Connect the ESP8266 module (ESP7 ESP12 etc) as per the details in the Circuit Details Section.
Sourcing Flashing Software and AT Command Firmware
In order to flash the ESP8266 you require both the Espressif Flash Tool (to be installed on the PC) and the AT Command Processor firmware (to be flashed to the ESP8266 module).
Both of these items are available from the official Espressif site here (1). Download the Flash Tool from the Espressif site:
Simiarily, download the AT Command Process firmware from the Espressif site:
Un-zip the downloaded files into suitable locations on the hard drive and then run the "flash_download_tools_v3.6.5.exe" (or whatever is the latest version when you download from the Espressif site). In the resultant dialog window click the "ESP8266 Download Tool" button to start the ESP8266 flash tool which will display a user interface (following screen shot 3) requiring details about what and where to flash the desired data.
Four binary (.bin) files are necessary to be flashed to the ESP8266 in order to install the AT Command Processor firmware (which are located in the directory to which you unzipped the downloaded firmware zip archive from the Espressif site, as detailed above). In the ESP8266 Flash Tool, in the "Download Path Config" section at the top, click the (…) button, and in the resultant file selection dialog box, navigate to the location of the necessary file as shown in the following screen shot 3 and then click the OK button. Enter the corresponding ESP8266 flash memory address for each file as shown. Ensure that the "tick box" at the start of each entry box in the "Download Path Config" section is 'ticked'. The memory location box will turn green, indicating that the file is to be flashed.
Once the four binary file locations and associated flash memory locations have been entered, select the following parameters (which are typical for most ESP8266 modules, and I have found to work on the ESP7 and ESP12 modules):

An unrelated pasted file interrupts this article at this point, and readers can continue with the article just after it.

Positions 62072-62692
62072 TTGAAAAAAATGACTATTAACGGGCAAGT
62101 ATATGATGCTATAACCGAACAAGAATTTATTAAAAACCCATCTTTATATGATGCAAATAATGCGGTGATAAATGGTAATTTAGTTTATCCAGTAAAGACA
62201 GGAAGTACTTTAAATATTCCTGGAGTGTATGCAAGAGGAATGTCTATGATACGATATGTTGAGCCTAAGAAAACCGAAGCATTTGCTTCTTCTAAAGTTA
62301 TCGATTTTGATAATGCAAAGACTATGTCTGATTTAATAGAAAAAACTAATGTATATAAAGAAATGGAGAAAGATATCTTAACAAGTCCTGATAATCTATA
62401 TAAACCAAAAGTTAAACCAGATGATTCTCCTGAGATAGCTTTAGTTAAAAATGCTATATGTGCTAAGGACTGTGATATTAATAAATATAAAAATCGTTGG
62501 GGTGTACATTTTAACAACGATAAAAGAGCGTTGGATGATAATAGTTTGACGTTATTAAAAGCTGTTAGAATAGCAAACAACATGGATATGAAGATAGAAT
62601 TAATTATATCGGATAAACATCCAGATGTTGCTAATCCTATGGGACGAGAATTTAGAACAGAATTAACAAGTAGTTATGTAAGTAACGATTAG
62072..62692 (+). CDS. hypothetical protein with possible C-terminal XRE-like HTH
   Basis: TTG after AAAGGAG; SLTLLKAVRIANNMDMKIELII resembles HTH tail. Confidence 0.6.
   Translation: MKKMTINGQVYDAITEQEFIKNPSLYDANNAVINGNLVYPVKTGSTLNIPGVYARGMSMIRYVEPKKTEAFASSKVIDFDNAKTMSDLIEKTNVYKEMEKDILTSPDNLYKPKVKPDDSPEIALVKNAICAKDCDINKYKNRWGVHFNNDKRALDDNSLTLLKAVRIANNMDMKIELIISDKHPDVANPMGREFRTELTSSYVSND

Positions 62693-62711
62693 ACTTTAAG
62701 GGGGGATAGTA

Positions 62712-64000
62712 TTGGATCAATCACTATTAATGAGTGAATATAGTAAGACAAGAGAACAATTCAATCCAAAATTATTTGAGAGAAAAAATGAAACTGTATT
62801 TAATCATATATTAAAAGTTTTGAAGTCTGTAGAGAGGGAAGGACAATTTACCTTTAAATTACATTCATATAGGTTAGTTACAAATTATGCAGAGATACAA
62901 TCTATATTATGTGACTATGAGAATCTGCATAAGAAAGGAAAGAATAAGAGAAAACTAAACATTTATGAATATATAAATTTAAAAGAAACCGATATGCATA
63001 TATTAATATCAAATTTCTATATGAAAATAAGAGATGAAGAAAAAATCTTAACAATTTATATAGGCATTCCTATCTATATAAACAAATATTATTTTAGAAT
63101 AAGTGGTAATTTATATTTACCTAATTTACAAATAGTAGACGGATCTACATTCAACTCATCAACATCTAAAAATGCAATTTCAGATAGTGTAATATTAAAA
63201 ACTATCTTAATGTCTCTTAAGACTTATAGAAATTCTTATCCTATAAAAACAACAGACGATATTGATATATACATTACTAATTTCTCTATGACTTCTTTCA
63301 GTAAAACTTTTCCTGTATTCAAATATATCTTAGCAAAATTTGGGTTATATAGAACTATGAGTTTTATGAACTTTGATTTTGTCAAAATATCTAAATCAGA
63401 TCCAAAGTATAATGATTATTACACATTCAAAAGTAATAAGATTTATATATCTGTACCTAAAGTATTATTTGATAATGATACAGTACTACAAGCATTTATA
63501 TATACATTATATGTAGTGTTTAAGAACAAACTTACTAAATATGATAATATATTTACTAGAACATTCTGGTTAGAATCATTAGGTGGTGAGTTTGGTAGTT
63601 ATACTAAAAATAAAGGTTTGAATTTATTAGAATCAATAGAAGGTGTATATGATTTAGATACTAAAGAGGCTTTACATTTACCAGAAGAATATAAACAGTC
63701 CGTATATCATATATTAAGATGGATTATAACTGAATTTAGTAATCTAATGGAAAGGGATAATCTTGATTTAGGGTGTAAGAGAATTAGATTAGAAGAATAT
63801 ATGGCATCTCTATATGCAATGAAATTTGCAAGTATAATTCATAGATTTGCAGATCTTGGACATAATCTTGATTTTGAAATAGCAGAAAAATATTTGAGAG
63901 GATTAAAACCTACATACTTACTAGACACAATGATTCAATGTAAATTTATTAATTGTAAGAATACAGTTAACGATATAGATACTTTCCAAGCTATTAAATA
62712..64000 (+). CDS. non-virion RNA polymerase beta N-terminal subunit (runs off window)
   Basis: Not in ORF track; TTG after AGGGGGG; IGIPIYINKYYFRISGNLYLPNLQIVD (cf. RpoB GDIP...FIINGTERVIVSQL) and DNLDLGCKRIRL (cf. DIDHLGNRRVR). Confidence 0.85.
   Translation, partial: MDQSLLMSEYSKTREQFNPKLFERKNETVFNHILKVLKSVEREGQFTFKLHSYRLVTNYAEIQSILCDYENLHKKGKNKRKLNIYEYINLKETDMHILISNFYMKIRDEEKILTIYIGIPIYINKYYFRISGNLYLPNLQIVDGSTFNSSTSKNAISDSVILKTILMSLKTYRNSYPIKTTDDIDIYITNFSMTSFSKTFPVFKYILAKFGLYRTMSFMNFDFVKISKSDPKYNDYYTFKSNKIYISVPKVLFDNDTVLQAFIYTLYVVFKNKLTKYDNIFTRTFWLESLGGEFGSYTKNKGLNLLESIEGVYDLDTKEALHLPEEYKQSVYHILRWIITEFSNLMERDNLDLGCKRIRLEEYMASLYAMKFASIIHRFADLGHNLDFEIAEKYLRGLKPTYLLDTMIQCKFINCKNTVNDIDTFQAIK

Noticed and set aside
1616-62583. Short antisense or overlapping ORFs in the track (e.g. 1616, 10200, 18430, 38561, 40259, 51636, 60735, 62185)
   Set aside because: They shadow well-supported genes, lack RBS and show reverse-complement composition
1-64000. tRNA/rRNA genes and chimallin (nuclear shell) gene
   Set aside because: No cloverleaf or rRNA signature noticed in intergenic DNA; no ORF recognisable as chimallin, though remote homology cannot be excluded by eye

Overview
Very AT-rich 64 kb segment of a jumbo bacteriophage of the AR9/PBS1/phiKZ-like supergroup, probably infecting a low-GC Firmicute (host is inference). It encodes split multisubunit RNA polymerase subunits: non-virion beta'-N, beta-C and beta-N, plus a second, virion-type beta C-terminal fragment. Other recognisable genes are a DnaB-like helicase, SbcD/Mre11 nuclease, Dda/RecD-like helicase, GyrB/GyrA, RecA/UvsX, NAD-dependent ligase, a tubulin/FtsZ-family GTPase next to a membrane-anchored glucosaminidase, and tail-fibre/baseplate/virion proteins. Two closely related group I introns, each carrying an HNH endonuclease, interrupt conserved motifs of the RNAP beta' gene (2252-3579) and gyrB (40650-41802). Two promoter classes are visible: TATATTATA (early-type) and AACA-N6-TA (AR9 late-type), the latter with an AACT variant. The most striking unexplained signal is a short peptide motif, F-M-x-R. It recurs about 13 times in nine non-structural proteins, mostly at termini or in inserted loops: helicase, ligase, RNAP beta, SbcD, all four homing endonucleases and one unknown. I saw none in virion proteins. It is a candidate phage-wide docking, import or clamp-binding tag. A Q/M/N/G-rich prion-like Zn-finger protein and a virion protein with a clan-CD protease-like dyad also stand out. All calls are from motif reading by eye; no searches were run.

- Crystal Frequency: 26M
- SPI Speed: 40MHz
- Flash Size: 8Mbit
- COM: Whatever is your connection (COM5 in my case)
- Baud 115200 (may need to experiment with this)
When all the parameters have been entered, check that the switch on the ESP8266 is selecting "programming", i.e., GPIO0 pin is connected to ground via pull down resistor, and then power-up the ESP8266. Push the reset button on the ESP8266 circuit (this will pulse the RST pin to ground) and the ESP8266 is now ready for flashing.
Click the "Start" button on the ESP8266 Flash Tool user interface and flashing of the firmware to the ESP8266 should begin. At the start of the flashing process, the DETECTED INFO text box will be populated with information about the connected ESP8266 module (flash vendor, size and crystal frequency etc) and the MAC address of the ESP8266 will also be displayed in the textbox in the "Download Panel".
When the flashing has been completed, the button in the "Download Panel" will change to "FINISH". If you get an error, check the physical connections of the ESP8266, the entries in the ESP8266 Flash Tool user interface, power down the ESP8266 module and then repeat the flashing process. The Construction Notes/Trouble Shooting Section gives some more tips in case of further trouble.
Checking Flashed ESP8266 Firmware
If not already, power-down the ESP8266 module, then check that the switch on the ESP8266 is selecting "normal boot", i.e., GPIO0 pin is connected to 3.3V via pull up resistor, and then power-up the ESP8266.
Using a suitable serial terminal programme (RealTerm, PuTTY, Terminal, Arduino IDE Serial Monitor, etc), connect via the correct COM port using a baud rate of 115200 (typically, may need to experiment with baud rate), 8 bits, no parity and 1 stop bit (see the following screen shot 4). Now AT commands can be sent to the ESP8266 from the serial terminal, and the ESP8266 will respond if the AT Command Process firmware was successfully flashed.
The Espressif AT instruction set is available as a pdf (2). A good initial command to test if the ESP8266 is connected and operating correctly is simply "AT" (the capital letters A followed by T). All AT commands need to sent with both a carriage return and line feed as terminal characters (see the red highlighted region in the following diagram). If the ESP8266 is connected and operating correctly, in response the string "OK" will be received.
Another useful AT command for initial testing is "AT+GMR" which will cause the ESP8266 to respond with firmware version.